“He said he didn’t receive the money,” the witness said. Afterward, Walsh said he checked with the administration to see if the deposit was received. “They had not,” he said.
About two minutes after returning to his office, the witness said the light on his phone extension lit up with an incoming call. The general counsel was on the line.
“He said, ‘General, leave it alone,'” Walsh said.
When he asked what Carty was speaking about, the witness got a reply.
“The issue about which you were speaking to Mr. Miller,” the witness said.
Walsh said he told the caller he intended to do his job. A few days later he was called into the hospital conference room and confronted by Carty, Miller and the head of Human Resources.
At that time the witness said he was given two options: quit or be fired.
Walsh said he chose to resign.
Carty’s attorney, Gordon Rhea, questioned the witness on cross examination. He pointed out that Walsh rejoined the staff at Schneider hospital in 2008 and asked him how the reimbursement were handled.
By then, he said, the funding method had changed. The St. Thomas hospital had added a new funding source, the hospital revolving fund. Rhea asked if that change could account for the difference in the salary level defendants said they received and the salaries listed in their government personnel notices.
“We paid you according to what was in the NOPA and what was the funding source, based on your NOPA,” Walsh said.
Miller’s lawyer, Hannibal O’Bryan asked if, since the contract provided for a housing allowance, the $2,000 could become part of that compensation. The witness said no, because the temporary housing allowance came from the hospital and the housing allowance came from the Department of Finance, the agency managing the government payroll system.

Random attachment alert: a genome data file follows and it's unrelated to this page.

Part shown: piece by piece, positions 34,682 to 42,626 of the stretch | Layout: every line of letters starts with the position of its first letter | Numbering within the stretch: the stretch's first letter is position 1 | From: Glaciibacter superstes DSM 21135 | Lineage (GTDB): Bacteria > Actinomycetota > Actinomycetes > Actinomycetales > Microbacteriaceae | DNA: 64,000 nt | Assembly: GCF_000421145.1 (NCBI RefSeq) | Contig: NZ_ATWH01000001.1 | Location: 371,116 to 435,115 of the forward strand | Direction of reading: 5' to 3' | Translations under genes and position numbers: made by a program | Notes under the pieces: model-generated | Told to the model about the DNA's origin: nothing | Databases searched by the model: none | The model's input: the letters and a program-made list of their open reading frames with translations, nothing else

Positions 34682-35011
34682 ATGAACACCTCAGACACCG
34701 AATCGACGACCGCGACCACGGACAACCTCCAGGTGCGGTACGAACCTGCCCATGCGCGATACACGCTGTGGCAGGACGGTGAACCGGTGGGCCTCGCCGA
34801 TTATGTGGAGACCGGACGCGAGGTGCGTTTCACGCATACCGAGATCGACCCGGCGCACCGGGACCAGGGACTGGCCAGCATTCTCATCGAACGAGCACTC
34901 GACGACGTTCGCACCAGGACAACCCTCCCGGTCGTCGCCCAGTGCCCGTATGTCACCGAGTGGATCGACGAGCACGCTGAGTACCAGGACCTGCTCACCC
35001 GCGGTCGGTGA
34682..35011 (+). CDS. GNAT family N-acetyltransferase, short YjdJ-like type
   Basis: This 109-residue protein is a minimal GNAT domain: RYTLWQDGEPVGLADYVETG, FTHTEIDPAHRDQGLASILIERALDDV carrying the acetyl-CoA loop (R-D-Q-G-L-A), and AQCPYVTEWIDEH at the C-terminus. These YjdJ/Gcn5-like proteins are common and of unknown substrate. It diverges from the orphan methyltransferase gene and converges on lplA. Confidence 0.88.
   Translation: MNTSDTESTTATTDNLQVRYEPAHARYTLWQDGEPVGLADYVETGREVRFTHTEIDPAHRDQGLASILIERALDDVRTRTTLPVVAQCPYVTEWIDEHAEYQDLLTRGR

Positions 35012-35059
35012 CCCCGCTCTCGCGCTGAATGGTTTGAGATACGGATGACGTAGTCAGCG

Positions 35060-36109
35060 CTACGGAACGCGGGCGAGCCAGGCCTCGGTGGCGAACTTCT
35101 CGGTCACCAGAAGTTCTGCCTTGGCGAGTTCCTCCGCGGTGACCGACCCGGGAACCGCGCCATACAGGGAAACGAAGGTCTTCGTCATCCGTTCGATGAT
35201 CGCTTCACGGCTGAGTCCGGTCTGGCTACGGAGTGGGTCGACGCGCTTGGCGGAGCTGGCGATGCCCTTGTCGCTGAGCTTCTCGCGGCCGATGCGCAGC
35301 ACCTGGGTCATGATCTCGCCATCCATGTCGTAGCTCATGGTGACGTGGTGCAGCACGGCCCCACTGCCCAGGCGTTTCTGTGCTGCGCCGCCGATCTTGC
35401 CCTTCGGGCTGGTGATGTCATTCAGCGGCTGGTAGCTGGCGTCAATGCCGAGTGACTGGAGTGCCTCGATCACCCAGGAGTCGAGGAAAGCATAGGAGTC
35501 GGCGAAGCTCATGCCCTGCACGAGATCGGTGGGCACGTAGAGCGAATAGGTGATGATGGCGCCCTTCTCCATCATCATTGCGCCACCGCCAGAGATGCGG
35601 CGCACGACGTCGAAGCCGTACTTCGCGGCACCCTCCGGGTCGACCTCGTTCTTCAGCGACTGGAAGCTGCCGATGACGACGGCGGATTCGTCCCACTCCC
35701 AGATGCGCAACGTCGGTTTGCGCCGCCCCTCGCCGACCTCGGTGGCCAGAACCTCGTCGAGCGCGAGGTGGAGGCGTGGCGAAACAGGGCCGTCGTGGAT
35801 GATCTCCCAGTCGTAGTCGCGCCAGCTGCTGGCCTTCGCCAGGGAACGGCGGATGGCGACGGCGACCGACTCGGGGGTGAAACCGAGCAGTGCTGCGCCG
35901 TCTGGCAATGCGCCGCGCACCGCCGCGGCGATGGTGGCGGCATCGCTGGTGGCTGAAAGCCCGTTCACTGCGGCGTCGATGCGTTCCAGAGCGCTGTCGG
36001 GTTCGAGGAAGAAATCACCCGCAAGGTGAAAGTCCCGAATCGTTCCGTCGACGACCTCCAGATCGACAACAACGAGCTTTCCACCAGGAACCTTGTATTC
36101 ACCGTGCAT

Ware took the witness stand late Friday morning. He told the jury that at the time he worked on the Schneider hospital audit report he served as field office supervisor in the inspector general’s office.
“We had problems from out of the gate. They said ‘Your auditors will have to sign these confidentiality agreements. We went to Washington and told them what the situation was, They said, ‘We would never sign an agreement like this,’” Ware said.
Further discussions yielded an agreement that auditors could see the contracts and could take notes but could not have copies, he told the court.
Along the way, the witness said he heard from Carty, who offered an explanation about the hospital’s cautious stance. The counsel said Miller had come under “a lot of scrutiny” and people were looking for anything that could be used to criticize him, the witness said.
Finally, Ware said, he wrote to then-hospital board chair June Adams, asking for documents to be turned over. Sprotte produced two letters written in reply.
The first acknowledged Walsh’s letter and said the matter would be discussed in the next board meeting. The second letter said the board was reluctant to comply.
Ware said the federal inspector general’s office then issued subpoenas. A hearing was held in court and seven of the requested documents were produced. Each document was the result of a subpoena issued to either Adams or one of the hospital’s top executives, he said.
Still, in spite of the efforts, several requests for supporting documentation went unfulfilled. Ware told the court that deficit led to an audit showing “significant internal control deficiencies that brought into question the accuracy and totality of information.”
By the end of the day on Friday, Dunston told jurors they would resume work on Tuesday, after the three day Columbus Day weekend.